First off, welcome to my personal home page (in case you’re looking, @Morisy’s my Twitter account). This website does not represent the views of anyone but Michael Morisy, unless clearly attributed.

These days, I stay quite busy and don’t update around here too much, particularly since the server is creaky right now, but a updated rundown is overdue. I run one of the web’s largest professional IT communities, occasional contribute reporting and other work to the Nieman Lab, co-founded and run the critically acclaimed FOIA tool and news site MuckRock, am the web producer for the New England Center for Investigative Reporting, am on the board of directors and am the web developer for the non-profit Spare Change News, help organize Boston Hacks/Hackers and can be frequently spotted running with my dog around Cambridge and Somerville.

Here be old stuff

I am currently the community editor at, one of the web’s largest question-and-answer resources for professional IT users. I write for ITKnowledgeExchange’s community blog on general IT issues, as well as manage the 30 or so independent IT bloggers hosted there, plus help manage, troubleshoot and advise the 40-odd blogs written by TechTarget editors.

I also do some community management and outreach, and consider myself strictly a journalist, in case you were wondering, even as I stretch that definition to its limits.

Because all that still isn’t enough online journalism for me, I volunteer at Spare Change News. Spare Change is a street newspaper; in other words, it is a newspaper run largely by and for the benefit of homeless and impoverished individuals. Spare Change vendors are primarily homeless individuals who keep 75 cents for each issue they sell, and the editorial focus is largely progressive/activist news about these and related under-served communities.

It’s incredibly short staffed as far as IT goes, so cut me some slack on design and let me know if you’d like to get involved.

How @Morisy uses Twitter

My tweets are a blend of personal and professional related messages. This isn’t a mix everybody enjoys, but I don’t particularly want to share the travails of my every day life and few people care about the same so I hope I strike a good balance. If you don’t follow me, I’ve long since moved past being offended and I realize that for some people, 5 tweets a day is excessive while for others less than 20 posts means you’re not really using the service. I usually end up somewhere in between.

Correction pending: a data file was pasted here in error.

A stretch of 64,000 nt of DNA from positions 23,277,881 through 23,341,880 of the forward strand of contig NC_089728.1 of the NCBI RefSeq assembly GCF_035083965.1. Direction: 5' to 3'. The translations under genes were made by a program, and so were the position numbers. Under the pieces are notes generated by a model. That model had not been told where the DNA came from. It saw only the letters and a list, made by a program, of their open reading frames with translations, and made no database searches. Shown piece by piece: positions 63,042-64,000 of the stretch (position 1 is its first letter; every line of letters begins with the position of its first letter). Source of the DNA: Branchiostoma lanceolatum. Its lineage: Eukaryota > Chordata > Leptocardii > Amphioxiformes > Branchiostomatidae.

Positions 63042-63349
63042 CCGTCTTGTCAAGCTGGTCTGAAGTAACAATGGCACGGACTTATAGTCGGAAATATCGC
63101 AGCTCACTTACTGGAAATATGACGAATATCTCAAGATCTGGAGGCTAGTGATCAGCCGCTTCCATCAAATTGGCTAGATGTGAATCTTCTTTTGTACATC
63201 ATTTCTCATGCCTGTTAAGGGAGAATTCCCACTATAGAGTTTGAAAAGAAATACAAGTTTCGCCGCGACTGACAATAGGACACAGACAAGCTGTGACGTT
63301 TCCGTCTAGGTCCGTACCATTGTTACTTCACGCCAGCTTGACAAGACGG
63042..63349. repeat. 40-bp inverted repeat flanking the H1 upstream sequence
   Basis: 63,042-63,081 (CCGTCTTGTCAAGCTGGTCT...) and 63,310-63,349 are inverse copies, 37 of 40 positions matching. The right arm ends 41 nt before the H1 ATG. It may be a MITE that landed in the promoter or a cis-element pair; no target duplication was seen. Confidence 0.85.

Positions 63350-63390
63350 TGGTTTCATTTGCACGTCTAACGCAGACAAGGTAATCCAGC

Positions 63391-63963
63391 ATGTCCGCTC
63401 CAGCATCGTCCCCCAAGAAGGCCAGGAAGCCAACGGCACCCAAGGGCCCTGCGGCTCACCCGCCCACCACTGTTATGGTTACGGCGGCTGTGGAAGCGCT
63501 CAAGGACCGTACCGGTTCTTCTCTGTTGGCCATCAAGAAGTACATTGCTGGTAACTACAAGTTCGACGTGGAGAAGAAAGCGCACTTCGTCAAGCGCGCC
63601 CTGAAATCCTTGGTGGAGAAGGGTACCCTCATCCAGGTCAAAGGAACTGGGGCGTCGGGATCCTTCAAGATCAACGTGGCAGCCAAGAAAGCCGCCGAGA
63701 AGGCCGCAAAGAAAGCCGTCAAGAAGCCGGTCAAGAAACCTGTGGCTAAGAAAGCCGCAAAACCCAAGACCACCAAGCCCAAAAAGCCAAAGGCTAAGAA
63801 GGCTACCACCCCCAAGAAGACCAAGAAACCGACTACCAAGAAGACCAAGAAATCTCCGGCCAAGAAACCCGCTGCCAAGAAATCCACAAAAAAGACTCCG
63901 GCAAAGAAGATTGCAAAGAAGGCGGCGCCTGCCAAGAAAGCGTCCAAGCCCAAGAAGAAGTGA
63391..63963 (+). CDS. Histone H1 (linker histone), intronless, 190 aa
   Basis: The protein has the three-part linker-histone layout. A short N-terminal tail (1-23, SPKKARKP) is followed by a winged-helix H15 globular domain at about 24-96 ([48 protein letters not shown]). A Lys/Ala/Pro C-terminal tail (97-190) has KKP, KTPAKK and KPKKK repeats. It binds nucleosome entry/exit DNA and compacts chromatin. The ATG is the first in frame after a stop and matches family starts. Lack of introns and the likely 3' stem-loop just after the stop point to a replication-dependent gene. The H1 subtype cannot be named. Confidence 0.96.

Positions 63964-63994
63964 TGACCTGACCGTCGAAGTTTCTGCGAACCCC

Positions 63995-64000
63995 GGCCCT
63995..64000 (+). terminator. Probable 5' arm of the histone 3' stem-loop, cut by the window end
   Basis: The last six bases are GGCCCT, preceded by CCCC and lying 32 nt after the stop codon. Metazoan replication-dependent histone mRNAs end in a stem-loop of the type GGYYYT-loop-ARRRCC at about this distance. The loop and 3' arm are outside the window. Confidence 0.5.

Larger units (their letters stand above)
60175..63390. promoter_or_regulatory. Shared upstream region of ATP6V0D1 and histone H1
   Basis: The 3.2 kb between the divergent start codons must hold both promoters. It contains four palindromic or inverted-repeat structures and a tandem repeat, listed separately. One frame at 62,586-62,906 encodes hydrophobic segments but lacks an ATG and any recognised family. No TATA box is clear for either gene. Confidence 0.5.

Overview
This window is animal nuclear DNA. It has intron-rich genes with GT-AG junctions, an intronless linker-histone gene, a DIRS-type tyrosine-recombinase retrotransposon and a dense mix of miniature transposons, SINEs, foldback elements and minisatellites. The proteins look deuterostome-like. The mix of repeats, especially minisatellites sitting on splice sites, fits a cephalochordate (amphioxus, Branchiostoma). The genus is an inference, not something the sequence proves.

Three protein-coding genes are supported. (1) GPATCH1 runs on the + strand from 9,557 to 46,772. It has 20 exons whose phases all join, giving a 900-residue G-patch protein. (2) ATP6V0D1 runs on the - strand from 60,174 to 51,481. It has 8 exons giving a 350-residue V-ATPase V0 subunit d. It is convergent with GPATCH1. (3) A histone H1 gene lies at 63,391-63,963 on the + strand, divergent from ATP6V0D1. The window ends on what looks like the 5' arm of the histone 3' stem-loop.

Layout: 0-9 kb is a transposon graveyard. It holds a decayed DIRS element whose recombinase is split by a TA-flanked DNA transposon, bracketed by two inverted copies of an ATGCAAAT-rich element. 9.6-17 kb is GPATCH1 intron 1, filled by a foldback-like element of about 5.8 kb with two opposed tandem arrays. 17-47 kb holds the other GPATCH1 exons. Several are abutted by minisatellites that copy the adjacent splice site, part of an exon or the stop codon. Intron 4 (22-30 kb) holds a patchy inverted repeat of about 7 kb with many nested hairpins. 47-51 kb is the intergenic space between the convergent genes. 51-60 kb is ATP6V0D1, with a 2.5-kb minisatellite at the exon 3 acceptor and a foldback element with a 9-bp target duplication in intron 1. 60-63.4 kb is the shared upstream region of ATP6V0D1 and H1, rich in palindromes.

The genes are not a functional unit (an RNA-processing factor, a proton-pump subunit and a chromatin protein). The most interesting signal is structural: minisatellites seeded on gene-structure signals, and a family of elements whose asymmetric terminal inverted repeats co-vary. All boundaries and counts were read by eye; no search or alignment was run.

I also frequently use Twitter’s search as a way to locate possible story sources, particularly when I want an unfiltered perspective that isn’t pre-screened by PR types (no offense to my many PR followers, but that’s just my methodology).

I use Notify.Me to update me to any @replies sent my way on IM (I highly recommend it, particularly to you on again, off again Twitter-ers), so even if I’m not using Twitter, it’s not a bad way to grab my attention. I tend to be less responsive to direct messages, though I try to get back to people in due course.

As for clients, I like TweetDeck alright and highly recommend it as a starting place, getting used to managing and using searches for stuff you’re interested in for example, but do yourself a favor: Use Firefox, install Greasemonkey, and then install @Troynt’s Script. It’s as if Twitter’s developers started caring about the user experience and added neat features like threaded conversations, @reply buttons and embedding pictures and videos when people link to them. It’s really the cat’s meow.

Contacting me in general

I’m a relatively irregular Twitter user, although I’ve grown to be a fan. I read maybe 5% of my Twitter stream, so if you’d like something to come to my attention, your best bet is to e-mail me (see sidebar), instant message me (Just “morisy” on GChat, “MMorisy” on AOL instant messenger), or call 1-857-488-3081.

My preference is actually that order: E-mail for initial contact and so I have it as a reference, follow up via IM, and then, for something that’s more complicated or urgent, phone. If we don’t talk often by AIM, please identify yourself and I’ll try to add you to my buddy list.

Back in the day

To strengthen that claim, I will mention I was formerly a news writer for TechTarget for the following sites:

A few of those sites also have associated blogs at which I posted with varying frequency:

Before that, I freelanced for various spots like Cornell Alumni Magazine and Business 2.0, and a piece I wrote for the New York Daily News won the Pulitzer Prize for Editorial Writing as part of a 10-piece series, God’s honest truth. But more on all that other stuff over here.


Thanks again for checking out my blog. Sorry if this was a bit dry, but it’s semi-work related. The rest of this site, I promise, is not, and feel free to explore the somewhat varied postings on journalism, media, technology, and other odd bits that please me. Feedback is always welcome.

Revised: August 30, 2009